Nestled among sparsely placed homes and farm fields, now barren from their crops, in Whitley County sits a place known worldwide for helping create beautiful music.
Its instruments – bassoons, contrabassoons, oboes and English horns – can be found in the hands of well-known classical musicians and are those that one might imagine would be made in Germany or Switzerland, not South Whitley. But they are, and Fox Products is now known as the world's largest manufacturer of bassoons – having started in a modified chicken coop more than 60 years ago.
The company, which employs 130 people, was started by Hugo Fox, who was a principal bassoonist with the Chicago Symphony until 1949. After he retired, he returned to the family farm in South Whitley and had an idea of developing his own line of bassoons made in America. He finished his first bassoon in 1951, and it has been sweet music since. Well, that is, until 1974, when a fire destroyed the building.
Some employees didn't think the business would be able to rebuild. But it did, and the company continued to expand. The company's 685 model is its top bassoon and was developed in the past year. Their instruments, sold through dealers, can now be found not only in America but in Germany, Switzerland and Japan.
Each year the employees have a wienie roast “to honor the fire that almost put us out of business,” says Dane Starkey, quality manger and son of Tony Starkey, who took over the company when Hugo Fox's son, Alan, retired.
Alan Fox was actually a chemical engineer and had never played any instrument when he took over the family business. He learned about the instruments and operated the company for 50 years, helping to develop a contrabassoon, a line of oboes and English horns.
On a cold Tuesday in early December, Dane Starkey led visitors on a tour of the company. Against one wall in a hallway are shelves filled with wood pieces with holes drilled in them. The pieces will soon be parts of instruments. Starkey says it takes seven to eight years for the wood to be cured, allowing all the humidity to be removed, before it is used in an instrument.
Instruments are made from such wood as maple for lower-pitched instruments, like the bassoons, and Grenadilla for the higher-pitched oboes and English horns, Starkey says.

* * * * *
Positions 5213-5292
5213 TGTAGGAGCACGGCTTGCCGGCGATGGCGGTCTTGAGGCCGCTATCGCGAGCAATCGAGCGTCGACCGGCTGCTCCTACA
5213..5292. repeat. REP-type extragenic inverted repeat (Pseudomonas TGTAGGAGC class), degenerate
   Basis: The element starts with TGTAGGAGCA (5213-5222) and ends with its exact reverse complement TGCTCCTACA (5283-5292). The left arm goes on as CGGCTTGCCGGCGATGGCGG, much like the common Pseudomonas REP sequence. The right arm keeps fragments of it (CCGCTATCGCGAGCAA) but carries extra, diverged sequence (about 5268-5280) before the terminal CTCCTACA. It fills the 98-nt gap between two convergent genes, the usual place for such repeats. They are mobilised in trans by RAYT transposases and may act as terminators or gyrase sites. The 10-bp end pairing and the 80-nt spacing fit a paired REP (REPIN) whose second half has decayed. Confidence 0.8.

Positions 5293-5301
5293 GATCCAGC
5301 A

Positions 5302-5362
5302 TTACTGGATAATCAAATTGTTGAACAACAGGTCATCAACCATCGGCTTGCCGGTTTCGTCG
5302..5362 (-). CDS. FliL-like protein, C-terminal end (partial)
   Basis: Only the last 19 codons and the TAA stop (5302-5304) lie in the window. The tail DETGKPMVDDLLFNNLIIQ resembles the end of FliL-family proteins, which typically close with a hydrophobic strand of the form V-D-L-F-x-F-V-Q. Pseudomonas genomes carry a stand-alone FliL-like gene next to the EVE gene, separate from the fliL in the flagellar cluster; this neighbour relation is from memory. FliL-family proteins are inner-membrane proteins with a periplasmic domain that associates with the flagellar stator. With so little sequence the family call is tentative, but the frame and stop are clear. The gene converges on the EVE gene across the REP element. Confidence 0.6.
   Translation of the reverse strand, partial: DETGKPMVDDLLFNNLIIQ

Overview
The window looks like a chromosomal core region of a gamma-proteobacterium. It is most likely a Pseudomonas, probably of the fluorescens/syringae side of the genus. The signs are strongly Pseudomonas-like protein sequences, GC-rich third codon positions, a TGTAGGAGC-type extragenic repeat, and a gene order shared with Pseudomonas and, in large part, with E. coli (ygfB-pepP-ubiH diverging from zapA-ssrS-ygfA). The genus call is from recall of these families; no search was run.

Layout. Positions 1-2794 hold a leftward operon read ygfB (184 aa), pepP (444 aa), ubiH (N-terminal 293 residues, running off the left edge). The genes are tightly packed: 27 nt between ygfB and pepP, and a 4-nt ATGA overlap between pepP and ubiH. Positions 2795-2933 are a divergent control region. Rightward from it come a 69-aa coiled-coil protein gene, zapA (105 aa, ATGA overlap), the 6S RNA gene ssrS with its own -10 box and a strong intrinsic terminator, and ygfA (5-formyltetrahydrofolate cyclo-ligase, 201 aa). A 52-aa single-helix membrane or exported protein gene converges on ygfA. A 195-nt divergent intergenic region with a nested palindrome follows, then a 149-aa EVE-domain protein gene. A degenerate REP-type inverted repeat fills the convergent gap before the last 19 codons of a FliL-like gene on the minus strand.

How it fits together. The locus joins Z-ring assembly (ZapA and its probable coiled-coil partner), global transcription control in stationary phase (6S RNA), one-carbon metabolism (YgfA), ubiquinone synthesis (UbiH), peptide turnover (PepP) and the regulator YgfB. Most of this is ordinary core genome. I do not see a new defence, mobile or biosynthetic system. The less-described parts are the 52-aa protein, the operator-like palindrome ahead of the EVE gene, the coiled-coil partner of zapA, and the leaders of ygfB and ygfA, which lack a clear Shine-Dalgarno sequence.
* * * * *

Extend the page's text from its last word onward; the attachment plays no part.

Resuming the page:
The instruments are made from wood and plastic. The wood is mainly for the pro instruments that are purchased by top musicians, Starkey says. The plastic instruments are made for military bands, because they often play outside, and for high school and beginner students.
It can cost about $35,000 for a pro bassoon, but only about $35 worth of wood is used, Starkey says. The major cost is for the labor and the time it takes to create the instrument, which is evident when watching employees during each step of a process that takes time, steady hands and concentration.
In the key department, where employees place the keys on instruments, workers' fingers are wrapped to help prevent fingerprints on metal, as well as to prevent burns and cuts. They use small instruments to attach the multiple keys, some requiring intricate work because they must open and close together and each key is made uniquely for every instrument.
For a student bassoon, it takes about 20 to 30 hours to put in the keys. For pro horns, it can take up to 100 hours for some key work.
There are musicians who work at the company, including three bassoonists and four who play oboe and English horn, Starkey says. They help to tune and play the instruments. Every instrument is played before it is shipped, Starkey says.
Chip Owen is one of those musicians. Owen took part in making the first Fox contrabassoon. That was in 1968, and it can be seen in the glass case in the company's lobby. He first visited Fox Products in 1966 when he was a musician in the Navy and stopped by to see where his instrument was made.
The Columbia City man played with the Fort Wayne Philharmonic for 23 seasons. He can still be found in the contrabassoon room working on the instruments.
And while Owen and others work to make the instruments, Tonia O'Brien's job is to repair them when they break.
O'Brien works in the repair shop and handles everything from basic repairs to those that one can only look at and shake their head. One of those is a bassoon that sits split almost in two in a cardboard box behind the door. That break happened when a dad tried to remove a swab that was stuck in the instrument. Another involved a dad running over the instrument with his vehicle.
But her worst instrument repair took her four years. She opened the case to show visitors and lovingly looked at the now mahogany-colored instrument looking shiny and brand new.
It took a lot of effort, but O'Brien is proud of her work. And that's how many of the employees feel every time an instrument is finished and shipped to its new owner to be played.